With regard to the Lord's exhortation not to swear oaths, I think theologian Stanley Hauerwas summed it up best: "oaths are a sign that we live in a world of lies." This is why, as disciples of the One who is Truth personified, our "Yes" should mean Yes and our "No" mean No. If this were the case oaths would not be necessary.
Jesus' words about plucking out eyes and lopping off appendages are the rhetorical device of hyperbole - an exaggerated statement that is not meant to be taken literally. It is meant to demonstrate what happens when a person refuses to love. Sartre's line that "hell is other people" is often ripped out of context and misused. But the quote, in context, has a lot of relevance for today's Gospel reading. These words are taken from Sartre's one act play, which in English is entitled No Exit. He wrote the play in 1943.
No Exit is set in hell and begins with the arrival of three people in the inferno. As one might imagine, the characters try to determine what led them to hell and what punishment(s) they might be in for. Without too much delay, they come to realize that there is no one there to punish them; being put together is their punishment. Hence, the relevant quote is: "All those glances that I eat … Ha, you’re only two? I thought you were much more numerous. So that’s hell. … I never thought You remember: the sulphur, the stake, the grill. Oh, What a joke. No need to grill: hell is other people." With reference to Jesus' teaching, hell is the realm of people who refuse to be loved and to love. This confirms what most of us have experienced in one way or another: the absence of love creates hell on earth.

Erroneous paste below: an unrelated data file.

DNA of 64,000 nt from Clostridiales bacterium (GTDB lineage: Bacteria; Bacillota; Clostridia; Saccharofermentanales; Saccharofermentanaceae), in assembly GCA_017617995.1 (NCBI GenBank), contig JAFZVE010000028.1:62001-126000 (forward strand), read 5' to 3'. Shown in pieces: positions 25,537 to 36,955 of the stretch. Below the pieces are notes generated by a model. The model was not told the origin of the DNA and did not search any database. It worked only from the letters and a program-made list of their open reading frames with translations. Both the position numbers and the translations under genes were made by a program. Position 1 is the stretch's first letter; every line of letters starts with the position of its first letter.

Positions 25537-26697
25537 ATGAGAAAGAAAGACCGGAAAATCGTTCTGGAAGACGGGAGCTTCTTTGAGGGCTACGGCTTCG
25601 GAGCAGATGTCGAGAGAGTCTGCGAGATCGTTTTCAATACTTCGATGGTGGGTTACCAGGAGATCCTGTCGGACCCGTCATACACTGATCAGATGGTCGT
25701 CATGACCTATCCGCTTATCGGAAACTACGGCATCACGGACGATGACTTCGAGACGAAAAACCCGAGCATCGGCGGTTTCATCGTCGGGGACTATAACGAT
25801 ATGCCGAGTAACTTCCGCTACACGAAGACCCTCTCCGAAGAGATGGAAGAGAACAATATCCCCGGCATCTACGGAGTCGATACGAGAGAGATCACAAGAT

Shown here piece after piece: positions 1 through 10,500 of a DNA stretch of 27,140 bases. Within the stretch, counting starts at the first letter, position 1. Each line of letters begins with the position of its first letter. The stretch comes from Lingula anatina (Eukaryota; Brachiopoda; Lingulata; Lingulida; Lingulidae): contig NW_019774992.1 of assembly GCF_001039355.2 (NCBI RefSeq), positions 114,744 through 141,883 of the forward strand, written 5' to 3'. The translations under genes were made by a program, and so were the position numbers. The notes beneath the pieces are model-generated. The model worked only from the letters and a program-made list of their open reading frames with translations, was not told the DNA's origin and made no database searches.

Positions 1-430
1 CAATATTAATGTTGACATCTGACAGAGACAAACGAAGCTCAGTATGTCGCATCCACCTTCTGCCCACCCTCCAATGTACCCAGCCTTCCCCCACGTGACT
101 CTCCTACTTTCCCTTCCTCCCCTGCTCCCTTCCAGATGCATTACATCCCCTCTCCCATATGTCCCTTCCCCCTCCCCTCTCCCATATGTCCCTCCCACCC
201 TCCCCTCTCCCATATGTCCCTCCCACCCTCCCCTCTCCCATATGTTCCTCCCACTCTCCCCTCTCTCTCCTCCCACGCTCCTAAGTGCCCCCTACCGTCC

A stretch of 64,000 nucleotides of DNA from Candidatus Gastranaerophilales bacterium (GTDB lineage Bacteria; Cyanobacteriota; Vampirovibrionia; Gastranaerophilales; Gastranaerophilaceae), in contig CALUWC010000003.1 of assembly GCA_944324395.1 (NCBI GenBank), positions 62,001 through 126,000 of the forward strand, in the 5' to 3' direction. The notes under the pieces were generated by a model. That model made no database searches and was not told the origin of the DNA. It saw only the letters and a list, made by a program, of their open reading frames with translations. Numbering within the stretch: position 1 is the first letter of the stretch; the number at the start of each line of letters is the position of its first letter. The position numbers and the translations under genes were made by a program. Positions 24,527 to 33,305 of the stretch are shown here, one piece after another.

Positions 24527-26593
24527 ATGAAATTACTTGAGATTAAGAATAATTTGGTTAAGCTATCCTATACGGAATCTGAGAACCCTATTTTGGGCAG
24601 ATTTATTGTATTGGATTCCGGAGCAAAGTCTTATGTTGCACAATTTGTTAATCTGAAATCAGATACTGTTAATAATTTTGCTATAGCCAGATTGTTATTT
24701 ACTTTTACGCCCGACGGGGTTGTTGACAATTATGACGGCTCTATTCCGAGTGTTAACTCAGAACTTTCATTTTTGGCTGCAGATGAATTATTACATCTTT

St. Paul, in our New Testament reading, taken from his First Letter the Corinthians, reinforces that life is about love: What eye has not seen, and ear has not heard, and what has not entered the human heart, what God has prepared for those who love him (1 Cor 2:9). Because it fundamentally means "listening to," genuine obedience requires love. Stated another way, without love there is no true obedience. What the Pharisees with whom Jesus interacted in this passage from St. Matthew's Gospel lacked was love. This is why Fr. Timothy Radcliffe insisted we have no business discussing morality with another person until that person knows God loves him/her.
What the Lord seeks to bring about in each one of us is repentance, metanoia, a change of heart. Love, not fear of punishment, is the force that enables our hearts to change.